Young, Dumb, and Broke: Why Outdoorsy Types Suck at Money
It’s not just the gear purchases—it’s how we think about the future. Here’s the Outside guide to getting your financial $hit together, no selling out required.
When I was in my twenties, I did something very bad. I made about $290,000 disappear.
What that number represents is the majority of the six-figure salary and bonuses, after taxes, that I earned over the five years I worked in financial services. When I say that I made it disappear, I don’t mean that I lost it day-trading shares of Pets.com. I frittered it away, gradually, methodically, paycheck by paycheck. I was living in San Francisco, and the details are fuzzy (in no small part because I was often drunk during those years), but I can tell you that there were $60 rounds of drinks purchased without a second thought and $25 cab rides to the bars. There were $1,500 ski-season cabin shares in Lake Tahoe and a $150-a-month membership at Equinox. There were multiple Starbucks lattes per day and $18 organic steak salads eaten at my desk. But these are just the flashes through the fog, clues to an unpleasant memory I’ve blocked out. Because when I think too hard about the truth, it hurts my head: I have no idea where all my money went.
I did eventually learn to curtail the spending. When I was 27, I quit my job to travel and ski-bum, and by that point I had managed to save a small sum that could float me for a year. I called it my fuck-you money, because if I was ever in a situation I didn’t like—stuck in a job or with a boyfriend I wanted to leave—I could say fuck you and go. Living in ski towns is how I learned the dirtbag lifestyle, and to my surprise I took to it naturally and with enthusiasm. My savings sat untouched, and I survived off the wages I made operating chairlifts in Queenstown, New Zealand, and serving barbecue in Aspen, Colorado. I ate peanut butter and jelly sandwiches for breakfast and free staff meals for lunch. I stopped drinking for a while, snowboarded every day, and spent almost nothing. I was happy.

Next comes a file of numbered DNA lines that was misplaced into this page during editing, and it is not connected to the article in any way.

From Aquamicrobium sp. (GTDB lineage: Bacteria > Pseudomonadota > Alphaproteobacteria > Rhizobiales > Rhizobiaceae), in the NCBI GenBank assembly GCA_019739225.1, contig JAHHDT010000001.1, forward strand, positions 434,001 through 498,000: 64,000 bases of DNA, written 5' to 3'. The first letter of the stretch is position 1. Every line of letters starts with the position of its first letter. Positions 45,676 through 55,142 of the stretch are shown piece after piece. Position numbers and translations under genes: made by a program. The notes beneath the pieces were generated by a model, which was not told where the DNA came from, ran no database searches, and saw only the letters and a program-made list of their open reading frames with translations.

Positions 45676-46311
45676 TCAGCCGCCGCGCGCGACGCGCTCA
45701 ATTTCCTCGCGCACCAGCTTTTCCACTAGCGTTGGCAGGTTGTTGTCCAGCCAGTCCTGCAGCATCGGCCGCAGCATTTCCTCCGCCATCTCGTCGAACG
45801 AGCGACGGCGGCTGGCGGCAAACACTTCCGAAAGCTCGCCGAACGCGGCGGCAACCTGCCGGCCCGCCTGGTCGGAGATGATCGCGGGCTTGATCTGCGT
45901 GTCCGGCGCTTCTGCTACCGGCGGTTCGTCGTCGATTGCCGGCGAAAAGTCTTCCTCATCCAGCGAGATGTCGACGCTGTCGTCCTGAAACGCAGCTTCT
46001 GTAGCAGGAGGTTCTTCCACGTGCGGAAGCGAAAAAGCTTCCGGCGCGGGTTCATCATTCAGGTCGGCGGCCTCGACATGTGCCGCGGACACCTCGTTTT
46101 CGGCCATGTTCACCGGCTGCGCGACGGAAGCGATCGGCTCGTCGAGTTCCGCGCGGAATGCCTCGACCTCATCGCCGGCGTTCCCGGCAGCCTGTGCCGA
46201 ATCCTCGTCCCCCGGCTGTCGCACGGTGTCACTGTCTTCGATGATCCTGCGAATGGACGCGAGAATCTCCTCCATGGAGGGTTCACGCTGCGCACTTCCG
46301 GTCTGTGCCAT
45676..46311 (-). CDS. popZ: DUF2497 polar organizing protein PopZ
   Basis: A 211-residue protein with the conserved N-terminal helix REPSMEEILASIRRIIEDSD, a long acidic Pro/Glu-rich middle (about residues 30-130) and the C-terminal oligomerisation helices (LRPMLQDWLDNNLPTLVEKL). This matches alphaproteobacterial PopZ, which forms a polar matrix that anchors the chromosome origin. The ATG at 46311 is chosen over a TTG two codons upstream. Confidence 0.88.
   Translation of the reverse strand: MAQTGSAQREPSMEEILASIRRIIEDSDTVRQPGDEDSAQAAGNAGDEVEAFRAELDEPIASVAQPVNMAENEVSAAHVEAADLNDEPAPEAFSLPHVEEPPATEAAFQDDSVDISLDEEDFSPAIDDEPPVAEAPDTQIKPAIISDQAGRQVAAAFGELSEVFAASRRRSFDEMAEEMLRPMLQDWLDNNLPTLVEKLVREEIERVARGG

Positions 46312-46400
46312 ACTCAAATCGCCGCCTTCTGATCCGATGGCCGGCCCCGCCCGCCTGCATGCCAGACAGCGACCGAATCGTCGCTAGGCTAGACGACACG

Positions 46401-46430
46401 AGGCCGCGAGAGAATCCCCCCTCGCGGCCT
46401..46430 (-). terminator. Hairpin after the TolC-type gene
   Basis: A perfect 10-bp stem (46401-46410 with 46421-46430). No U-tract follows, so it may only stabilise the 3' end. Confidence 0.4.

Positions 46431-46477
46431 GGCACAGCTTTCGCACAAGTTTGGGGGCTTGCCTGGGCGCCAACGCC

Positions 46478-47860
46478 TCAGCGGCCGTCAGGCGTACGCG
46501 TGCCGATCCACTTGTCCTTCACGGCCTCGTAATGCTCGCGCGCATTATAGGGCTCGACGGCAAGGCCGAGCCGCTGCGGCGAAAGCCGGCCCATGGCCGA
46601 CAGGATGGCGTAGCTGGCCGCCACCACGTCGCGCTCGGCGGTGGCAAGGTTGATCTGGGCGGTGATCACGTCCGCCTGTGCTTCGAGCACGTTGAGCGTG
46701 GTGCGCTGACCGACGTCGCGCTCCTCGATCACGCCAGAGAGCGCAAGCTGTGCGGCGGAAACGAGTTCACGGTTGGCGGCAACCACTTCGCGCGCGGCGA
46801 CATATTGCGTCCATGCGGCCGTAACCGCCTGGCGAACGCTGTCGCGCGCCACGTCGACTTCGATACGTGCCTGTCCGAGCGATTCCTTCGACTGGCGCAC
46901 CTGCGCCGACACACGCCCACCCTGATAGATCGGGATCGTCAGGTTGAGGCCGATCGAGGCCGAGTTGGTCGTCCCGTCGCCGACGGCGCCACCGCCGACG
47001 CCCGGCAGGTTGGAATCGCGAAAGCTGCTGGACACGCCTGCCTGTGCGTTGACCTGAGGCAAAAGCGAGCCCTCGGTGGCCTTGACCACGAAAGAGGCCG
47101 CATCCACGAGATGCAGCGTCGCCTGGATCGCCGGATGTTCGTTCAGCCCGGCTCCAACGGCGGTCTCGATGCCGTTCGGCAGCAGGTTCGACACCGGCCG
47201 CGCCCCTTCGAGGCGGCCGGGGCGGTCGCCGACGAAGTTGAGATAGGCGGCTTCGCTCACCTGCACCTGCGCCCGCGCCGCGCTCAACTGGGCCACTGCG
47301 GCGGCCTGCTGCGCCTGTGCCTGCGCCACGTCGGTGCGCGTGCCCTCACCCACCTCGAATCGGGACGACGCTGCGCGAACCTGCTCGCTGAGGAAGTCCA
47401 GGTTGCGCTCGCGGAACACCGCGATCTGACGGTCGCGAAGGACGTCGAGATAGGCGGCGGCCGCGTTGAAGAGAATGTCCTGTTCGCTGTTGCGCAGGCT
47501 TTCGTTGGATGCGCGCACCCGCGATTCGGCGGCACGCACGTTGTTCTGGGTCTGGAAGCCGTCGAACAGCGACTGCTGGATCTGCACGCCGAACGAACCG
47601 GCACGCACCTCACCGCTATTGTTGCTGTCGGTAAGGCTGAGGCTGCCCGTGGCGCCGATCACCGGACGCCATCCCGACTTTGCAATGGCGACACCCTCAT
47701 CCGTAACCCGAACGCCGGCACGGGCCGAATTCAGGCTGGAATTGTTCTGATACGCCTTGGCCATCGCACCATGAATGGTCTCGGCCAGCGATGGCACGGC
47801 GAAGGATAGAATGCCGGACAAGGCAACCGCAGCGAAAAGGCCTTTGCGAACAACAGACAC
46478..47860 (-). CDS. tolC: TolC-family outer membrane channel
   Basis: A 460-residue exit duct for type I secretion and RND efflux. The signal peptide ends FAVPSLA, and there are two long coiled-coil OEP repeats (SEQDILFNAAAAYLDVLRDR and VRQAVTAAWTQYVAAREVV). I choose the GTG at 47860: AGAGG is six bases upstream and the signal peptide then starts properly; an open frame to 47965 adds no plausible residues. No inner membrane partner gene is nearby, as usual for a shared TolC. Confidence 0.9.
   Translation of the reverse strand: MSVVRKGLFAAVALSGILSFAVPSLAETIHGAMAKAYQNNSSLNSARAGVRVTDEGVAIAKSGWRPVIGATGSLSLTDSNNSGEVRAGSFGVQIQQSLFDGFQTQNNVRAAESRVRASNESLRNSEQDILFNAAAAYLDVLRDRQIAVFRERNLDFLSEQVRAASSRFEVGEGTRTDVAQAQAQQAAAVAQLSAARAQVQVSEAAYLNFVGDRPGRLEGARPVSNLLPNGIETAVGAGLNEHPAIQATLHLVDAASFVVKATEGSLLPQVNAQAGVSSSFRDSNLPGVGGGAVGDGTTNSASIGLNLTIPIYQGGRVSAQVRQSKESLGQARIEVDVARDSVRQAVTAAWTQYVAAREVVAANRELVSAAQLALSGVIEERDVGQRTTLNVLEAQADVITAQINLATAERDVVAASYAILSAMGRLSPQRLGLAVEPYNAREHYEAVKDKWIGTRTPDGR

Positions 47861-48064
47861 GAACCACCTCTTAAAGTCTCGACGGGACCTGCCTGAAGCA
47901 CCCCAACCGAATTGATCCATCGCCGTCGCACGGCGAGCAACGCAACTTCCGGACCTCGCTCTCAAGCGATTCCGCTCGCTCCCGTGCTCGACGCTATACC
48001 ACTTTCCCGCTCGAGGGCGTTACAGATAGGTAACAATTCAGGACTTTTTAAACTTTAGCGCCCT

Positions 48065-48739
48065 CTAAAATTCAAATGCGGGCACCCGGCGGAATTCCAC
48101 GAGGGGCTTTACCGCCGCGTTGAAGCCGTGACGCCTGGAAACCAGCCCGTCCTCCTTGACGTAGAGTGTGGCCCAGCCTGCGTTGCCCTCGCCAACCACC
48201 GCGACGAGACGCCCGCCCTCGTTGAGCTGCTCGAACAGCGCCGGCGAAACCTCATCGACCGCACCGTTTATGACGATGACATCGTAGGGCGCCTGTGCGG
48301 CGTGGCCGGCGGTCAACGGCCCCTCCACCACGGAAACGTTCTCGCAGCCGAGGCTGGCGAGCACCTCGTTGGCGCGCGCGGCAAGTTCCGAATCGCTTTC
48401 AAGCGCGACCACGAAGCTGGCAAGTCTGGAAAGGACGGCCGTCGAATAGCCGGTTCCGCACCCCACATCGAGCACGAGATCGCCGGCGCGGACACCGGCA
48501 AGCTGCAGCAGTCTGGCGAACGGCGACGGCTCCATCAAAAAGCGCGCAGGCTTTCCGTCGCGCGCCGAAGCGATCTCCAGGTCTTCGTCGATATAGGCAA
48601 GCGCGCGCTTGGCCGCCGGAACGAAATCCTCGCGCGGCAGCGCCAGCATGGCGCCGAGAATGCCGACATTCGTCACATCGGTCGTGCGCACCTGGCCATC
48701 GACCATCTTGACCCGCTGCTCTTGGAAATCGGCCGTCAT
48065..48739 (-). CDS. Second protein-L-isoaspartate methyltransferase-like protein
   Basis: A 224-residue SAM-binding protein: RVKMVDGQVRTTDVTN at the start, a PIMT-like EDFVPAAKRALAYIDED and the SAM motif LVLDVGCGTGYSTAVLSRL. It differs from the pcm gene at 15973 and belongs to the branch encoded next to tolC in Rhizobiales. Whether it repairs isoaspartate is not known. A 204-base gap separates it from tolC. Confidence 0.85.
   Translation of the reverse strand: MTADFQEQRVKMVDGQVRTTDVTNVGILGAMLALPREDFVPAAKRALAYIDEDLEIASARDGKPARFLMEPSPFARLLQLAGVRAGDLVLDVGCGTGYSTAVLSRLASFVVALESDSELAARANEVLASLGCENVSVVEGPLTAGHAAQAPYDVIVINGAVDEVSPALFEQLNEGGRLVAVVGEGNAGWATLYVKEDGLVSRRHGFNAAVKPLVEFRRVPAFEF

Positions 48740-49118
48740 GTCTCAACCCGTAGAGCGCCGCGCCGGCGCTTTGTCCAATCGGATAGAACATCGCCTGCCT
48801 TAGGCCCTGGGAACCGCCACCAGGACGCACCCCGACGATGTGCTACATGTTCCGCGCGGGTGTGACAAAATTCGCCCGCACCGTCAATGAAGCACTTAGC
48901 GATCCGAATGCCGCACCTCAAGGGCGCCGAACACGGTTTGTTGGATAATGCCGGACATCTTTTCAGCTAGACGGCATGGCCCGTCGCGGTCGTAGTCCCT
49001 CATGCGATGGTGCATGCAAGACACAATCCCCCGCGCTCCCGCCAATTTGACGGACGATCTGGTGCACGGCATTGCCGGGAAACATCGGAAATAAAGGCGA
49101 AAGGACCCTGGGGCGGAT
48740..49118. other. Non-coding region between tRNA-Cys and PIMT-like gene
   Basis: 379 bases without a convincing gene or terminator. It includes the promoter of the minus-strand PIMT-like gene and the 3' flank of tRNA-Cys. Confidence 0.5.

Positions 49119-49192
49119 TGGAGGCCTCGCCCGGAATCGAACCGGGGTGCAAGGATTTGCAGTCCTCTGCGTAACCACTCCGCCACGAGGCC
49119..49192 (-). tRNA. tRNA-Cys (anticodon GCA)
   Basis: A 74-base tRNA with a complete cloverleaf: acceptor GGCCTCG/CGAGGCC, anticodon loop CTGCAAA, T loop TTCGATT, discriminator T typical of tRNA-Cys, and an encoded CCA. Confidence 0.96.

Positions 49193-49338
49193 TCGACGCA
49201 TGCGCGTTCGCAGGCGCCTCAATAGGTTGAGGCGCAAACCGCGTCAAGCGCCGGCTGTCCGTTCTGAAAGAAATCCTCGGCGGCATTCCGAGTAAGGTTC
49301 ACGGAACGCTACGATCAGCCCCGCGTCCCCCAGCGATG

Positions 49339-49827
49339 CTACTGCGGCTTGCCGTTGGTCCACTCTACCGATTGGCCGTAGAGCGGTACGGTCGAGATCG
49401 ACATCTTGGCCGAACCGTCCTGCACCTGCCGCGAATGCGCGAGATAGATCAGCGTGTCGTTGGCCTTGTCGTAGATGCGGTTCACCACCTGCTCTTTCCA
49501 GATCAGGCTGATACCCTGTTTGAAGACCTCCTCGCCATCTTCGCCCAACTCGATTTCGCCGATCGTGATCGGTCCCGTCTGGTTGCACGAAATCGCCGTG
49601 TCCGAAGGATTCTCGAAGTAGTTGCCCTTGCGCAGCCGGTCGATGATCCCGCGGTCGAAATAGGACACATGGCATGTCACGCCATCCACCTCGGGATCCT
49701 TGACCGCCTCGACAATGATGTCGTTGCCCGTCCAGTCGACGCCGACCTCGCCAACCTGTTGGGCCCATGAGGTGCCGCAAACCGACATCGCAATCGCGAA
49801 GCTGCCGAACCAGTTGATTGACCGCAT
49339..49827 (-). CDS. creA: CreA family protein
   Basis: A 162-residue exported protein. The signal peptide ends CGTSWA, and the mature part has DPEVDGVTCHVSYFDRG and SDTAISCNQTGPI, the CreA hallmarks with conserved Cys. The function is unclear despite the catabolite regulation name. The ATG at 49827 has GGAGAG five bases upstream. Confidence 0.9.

Embrace Your Inner DirtbagPersonal-finance guru Mr. Money Mustache breaks down how Outside readers can stop wasting our hard-earned cash on expensive gear and trips and start putting it toward real freedom: the financial kind
When I went back to work, I chose outdoor journalism, placing myself at the intersection of two industries that would never make me rich. I lived frugally; my first job paid $42,000 a year. But as my salary grew, I ratcheted up my lifestyle to meet it. I never lived that extravagantly again, nor did I save much. My spending habits were an incongruent mishmash. I’d camp instead of pay for a hotel, and I wore the same puffy jacket forever, patching holes with duct tape. Yet I rarely thought twice about eating out or buying a new mountain bike every year.
My parents tried to talk to me about investing, but I’d roll my eyes and groan like a child. I didn’t want to be rich; I wanted to be happy. Talking about index funds felt beneath the enlightened alternative lifestyle I aspired to. I wasn’t interested in buying a house either, because a down payment would eat up all the fuck-you money, and then I wouldn’t be able to quit my job to travel or freelance or ski again. So the money sat in a savings account for years, losing roughly 3 percent of its purchasing power annually. By the time I was 34, the single most valuable asset I owned was my carbon mountain bike. Fuck me.